When health companies get intra-company logistics right, systemness improves, efficiencies are achieved, errors are reduced and patients get better service.
The Better Healthcare Way
In a sport where analysts consider “talent” a difference-maker, the New England Patriots consistently out-match rival NFL teams by applying high-caliber systemness. Individual players understand and fulfill their distinct jobs responsibly. All role players must deliver effectively for the team to function at the highest performance levels.
When football teams fail to systematize operations, they lose games. When health systems fail to systematize, care outcomes suffer. A 2016 Johns Hopkins study found medical errors are America’s third-leading killer after heart disease and cancer. Intra-company logistics helps reduce medical errors and save lives. It also eliminates waste, increases quality and improves organizational profitability.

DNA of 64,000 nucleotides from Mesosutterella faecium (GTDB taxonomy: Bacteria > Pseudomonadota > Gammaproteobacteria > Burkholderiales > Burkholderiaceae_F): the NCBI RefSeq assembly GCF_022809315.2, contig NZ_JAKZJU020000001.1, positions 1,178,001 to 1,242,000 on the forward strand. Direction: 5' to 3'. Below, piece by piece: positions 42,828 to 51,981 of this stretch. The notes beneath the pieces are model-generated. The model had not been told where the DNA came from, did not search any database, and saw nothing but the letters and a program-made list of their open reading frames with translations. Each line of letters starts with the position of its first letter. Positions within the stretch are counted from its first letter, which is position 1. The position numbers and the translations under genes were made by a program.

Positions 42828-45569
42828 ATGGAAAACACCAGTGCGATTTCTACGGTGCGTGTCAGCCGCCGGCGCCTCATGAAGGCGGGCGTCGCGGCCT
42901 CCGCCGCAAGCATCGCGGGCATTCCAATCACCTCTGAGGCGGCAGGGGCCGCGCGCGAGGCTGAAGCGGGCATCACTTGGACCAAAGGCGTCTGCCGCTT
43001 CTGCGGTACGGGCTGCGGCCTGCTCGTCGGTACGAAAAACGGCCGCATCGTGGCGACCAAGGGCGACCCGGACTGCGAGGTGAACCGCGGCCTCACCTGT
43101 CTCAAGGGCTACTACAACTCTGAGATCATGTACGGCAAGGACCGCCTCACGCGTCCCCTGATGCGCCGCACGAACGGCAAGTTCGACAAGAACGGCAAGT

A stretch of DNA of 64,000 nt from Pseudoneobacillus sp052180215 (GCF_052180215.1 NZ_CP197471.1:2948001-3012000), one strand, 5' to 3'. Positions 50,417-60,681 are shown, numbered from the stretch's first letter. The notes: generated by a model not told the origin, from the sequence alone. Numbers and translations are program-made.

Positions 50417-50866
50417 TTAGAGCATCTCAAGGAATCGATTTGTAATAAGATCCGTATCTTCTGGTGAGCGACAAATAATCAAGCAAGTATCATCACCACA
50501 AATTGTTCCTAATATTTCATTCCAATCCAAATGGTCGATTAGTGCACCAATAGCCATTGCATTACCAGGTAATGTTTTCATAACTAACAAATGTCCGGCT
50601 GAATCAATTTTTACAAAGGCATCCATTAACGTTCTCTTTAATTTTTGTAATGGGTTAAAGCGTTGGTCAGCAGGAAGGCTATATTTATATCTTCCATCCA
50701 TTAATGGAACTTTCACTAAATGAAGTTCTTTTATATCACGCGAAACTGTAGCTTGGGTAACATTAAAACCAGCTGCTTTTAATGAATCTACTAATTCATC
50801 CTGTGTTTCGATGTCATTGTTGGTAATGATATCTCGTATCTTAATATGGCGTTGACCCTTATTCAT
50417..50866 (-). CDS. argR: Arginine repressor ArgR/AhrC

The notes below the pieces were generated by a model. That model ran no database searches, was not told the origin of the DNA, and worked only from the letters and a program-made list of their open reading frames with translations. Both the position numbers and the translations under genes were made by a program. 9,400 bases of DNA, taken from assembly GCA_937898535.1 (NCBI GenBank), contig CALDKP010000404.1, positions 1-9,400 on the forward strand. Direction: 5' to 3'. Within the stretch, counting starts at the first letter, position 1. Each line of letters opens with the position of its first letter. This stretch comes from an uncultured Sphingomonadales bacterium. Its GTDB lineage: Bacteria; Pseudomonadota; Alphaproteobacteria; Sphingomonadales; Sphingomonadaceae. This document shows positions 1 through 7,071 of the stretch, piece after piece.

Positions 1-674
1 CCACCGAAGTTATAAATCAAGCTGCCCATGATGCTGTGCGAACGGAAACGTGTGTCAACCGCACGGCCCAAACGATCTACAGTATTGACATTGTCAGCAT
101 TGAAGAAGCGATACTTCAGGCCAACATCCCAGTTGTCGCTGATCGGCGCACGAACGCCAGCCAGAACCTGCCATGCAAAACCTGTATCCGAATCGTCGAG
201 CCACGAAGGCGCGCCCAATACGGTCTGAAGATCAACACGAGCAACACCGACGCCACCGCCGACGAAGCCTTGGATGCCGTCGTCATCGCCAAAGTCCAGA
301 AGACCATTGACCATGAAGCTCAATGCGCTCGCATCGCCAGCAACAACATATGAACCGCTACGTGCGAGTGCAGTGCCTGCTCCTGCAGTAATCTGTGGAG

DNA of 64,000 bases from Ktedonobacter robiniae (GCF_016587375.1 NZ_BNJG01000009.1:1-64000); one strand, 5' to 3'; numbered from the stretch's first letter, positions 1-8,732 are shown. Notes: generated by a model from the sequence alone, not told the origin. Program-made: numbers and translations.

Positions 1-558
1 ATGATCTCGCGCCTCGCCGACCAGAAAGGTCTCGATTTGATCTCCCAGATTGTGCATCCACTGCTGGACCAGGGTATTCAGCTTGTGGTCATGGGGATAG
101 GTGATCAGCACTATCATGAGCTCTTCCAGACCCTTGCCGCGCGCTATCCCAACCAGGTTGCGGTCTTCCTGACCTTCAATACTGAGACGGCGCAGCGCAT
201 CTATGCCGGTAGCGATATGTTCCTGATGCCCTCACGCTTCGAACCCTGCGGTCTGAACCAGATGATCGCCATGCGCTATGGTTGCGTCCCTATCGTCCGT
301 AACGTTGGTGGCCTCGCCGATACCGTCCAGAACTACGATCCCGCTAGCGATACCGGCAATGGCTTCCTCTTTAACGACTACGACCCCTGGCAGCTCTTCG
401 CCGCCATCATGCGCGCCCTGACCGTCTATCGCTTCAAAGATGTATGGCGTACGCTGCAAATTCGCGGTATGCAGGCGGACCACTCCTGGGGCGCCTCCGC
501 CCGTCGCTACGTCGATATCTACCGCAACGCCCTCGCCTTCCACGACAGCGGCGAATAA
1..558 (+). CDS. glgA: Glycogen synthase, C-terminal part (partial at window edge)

Health systems must develop a managerial mindset that embraces systemness. This requires a clear-eyed focus on fundamentals. When basic health system functions fail to coordinate effectively, overall performance suffers.
Intra-company logistics creates the operational framework that allows championship healthcare organizations to build systemness from the ground up.
Outcomes matter. Customers count. Value rules.
This is Part 2 in our ongoing series with MedSpeed: “Moving at the Speed of Medicine.”
Developed as a business plan in graduate school by founder Jake Crampton, MedSpeed was launched almost 20 years ago to disrupt the fragmented healthcare transportation marketplace with integrated solutions. MedSpeed’s approach to “intra-company logistics” coordinates the movement of business and clinical supplies across healthcare organizations, turning transportation cost centers into strategic assets that improve efficiency, outcomes and patient experience.
In Part 1, “Turbo-charging Performance with Strategic Partnerships” we look at how health systems can align with strategic partners to deliver superior performance and service. In Part 2, “Taking Systemness to the Next Level” we describe how the best health systems integrate core functions to standardize processes, reduce variation and reach levels of performance that will meet and exceed customer expectations.